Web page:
© Warner Bros. Pictures Germany

A Nightmare on Elm Street
U.S.A. 2010

Opening 20 May 2010

Directed by: Samuel Bayer
Writing credits: Wesley Strick, Eric Heisserer, Wes Craven
Principal actors: Jackie Earle Haley, Kyle Gallner, Rooney Mara, Katie Cassidy, Thomas Dekker

Nancy, Kris, Quentin, Jesse and Dean are teenagers and friends, all reside on Elm Street and have the same bad dream. At first they ignore the significance of sharing a nightmare, until first Dean, then Kris, and finally Jesse are murdered in their sleep, slashed to death in a pool of blood by the bogey man of their dreams. Nancy is determined to solve the mystery and incorporates Quentin’s help, although both of them can barely function, since for days fear has kept them from nodding off. Nancy’s mother and Quentin’s father reluctantly explain that all of the young people involved attended kindergarten together. At that time the parents took the law into their own hands and murdered the gardener, Freddie Kruger, who was suspected of child molestation. The reincarnated Freddie wears a red and green striped sweater and a felt hat. His face is horribly scared by fire, and he has knives on his hand instead of fingers. Nancy and Quentin are keen to catch Freddie once and for all, a tall order considering that they have to transport him out of a dream.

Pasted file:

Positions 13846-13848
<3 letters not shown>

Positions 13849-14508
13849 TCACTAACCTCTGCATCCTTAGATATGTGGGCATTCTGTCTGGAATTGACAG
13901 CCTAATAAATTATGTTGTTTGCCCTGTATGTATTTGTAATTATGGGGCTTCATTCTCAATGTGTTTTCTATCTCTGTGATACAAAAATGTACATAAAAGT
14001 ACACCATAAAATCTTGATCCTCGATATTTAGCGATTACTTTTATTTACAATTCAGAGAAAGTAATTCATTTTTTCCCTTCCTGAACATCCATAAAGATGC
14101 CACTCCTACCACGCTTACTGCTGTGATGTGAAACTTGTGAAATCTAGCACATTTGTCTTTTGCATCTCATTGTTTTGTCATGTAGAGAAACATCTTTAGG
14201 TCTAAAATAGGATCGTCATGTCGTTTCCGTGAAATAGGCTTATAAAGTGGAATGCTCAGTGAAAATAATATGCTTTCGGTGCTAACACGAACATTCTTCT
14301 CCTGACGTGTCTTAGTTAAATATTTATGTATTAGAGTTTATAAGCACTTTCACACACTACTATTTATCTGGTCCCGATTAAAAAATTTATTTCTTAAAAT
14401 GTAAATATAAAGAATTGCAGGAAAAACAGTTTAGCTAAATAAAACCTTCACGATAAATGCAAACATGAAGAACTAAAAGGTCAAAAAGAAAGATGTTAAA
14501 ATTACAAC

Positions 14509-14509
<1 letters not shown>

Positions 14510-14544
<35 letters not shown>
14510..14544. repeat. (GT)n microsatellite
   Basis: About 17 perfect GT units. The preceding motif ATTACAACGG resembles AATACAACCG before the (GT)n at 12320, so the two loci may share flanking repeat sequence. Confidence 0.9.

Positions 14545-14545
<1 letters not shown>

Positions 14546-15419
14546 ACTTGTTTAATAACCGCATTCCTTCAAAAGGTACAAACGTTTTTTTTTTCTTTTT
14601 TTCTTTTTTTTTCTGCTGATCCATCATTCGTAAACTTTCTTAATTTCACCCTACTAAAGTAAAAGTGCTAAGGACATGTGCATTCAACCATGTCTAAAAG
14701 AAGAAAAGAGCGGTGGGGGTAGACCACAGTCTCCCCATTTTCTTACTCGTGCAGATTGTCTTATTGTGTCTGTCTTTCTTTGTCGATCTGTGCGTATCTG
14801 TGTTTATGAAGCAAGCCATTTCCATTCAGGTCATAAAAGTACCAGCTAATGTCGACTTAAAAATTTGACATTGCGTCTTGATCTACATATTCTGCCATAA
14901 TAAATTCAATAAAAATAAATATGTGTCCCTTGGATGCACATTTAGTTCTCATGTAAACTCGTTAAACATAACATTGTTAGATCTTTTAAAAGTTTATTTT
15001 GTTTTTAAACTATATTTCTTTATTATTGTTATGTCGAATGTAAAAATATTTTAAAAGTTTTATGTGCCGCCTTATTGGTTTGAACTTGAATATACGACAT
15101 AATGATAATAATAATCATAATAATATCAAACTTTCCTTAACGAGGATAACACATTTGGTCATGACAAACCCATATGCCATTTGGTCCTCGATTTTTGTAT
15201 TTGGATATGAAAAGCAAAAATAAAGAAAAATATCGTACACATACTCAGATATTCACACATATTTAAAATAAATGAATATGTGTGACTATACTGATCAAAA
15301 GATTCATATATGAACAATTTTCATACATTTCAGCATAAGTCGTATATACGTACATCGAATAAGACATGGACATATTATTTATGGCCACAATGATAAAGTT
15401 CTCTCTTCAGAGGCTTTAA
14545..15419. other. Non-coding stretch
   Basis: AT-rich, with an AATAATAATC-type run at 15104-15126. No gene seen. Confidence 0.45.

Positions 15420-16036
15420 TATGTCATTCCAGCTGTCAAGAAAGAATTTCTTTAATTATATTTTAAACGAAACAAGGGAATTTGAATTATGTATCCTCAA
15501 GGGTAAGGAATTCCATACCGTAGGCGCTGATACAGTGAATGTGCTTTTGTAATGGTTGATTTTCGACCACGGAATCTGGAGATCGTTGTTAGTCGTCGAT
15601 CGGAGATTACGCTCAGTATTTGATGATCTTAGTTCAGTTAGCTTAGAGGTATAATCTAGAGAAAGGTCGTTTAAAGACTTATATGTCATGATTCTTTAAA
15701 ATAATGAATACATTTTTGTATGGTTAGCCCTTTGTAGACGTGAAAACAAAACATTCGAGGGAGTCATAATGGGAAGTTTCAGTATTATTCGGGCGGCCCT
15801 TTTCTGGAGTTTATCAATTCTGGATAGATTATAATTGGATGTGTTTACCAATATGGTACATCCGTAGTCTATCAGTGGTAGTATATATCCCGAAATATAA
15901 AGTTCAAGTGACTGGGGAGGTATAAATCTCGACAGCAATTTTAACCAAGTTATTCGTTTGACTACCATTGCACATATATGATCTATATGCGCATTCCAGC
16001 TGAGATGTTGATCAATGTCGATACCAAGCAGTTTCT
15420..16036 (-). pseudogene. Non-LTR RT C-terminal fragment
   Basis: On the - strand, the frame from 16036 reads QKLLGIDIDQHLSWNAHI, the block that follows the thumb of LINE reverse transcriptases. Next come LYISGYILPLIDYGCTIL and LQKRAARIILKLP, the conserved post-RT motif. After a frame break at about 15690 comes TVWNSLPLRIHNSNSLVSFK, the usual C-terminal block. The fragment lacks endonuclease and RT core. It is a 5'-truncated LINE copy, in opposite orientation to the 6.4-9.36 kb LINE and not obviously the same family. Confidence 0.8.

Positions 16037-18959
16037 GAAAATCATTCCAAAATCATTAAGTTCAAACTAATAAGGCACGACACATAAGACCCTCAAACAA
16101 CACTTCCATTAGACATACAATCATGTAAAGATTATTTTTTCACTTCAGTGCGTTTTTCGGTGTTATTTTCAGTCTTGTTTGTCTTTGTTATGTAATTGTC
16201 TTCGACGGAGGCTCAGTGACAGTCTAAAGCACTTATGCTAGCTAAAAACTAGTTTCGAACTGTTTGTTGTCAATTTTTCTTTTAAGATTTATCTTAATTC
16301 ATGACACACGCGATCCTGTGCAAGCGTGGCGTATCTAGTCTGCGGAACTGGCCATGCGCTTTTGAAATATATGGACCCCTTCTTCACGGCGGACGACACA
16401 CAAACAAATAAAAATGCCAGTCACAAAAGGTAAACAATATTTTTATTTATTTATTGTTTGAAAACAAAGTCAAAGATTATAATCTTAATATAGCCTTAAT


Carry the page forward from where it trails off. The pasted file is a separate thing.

As it stands, this horror story is scary enough. I jumped out of my seat twice and felt bone tired along with the actors who were afraid to close their eyes for fear of renewed horror. The photography is good; the plot goes forward logically. There is a problem with repetition; after all, Freddie (Jackie Earle Haley) can only brandish his knives so many times before we yawn and think, “Freddie, go scrape some sparks on someone else’s basement wall.”

The problem with this new version of A Nightmare on Elm Street by Samuel Bayer is that it is a remake of Wes Craven’s unforgettable original which appeared in 1984 and which went on to have seven (!) sequels. It’s impossible to see the new version without comparing it to the original. The new version closely follows the original storyline; however, the teenagers are more sophisticated, older, and freer. Cell phones and computers are evident; these kids drive themselves in their own cars. By the same token, today’s young internet-savvy viewers have a shorter concentration span, are not easily fooled by a bit of makeup and are much more demanding. They will decide whether this, too, will have sequels, as the open ending implies. Rooney Mara, Katie Cassidy, Thomas Dekker, Kyle Gallner, and Kellan Lutz are all fine new faces on screen, as was a 21-year-old Johnny Depp in the original. Perhaps we will remember this film as the springboard for a new star. (Becky Tan)

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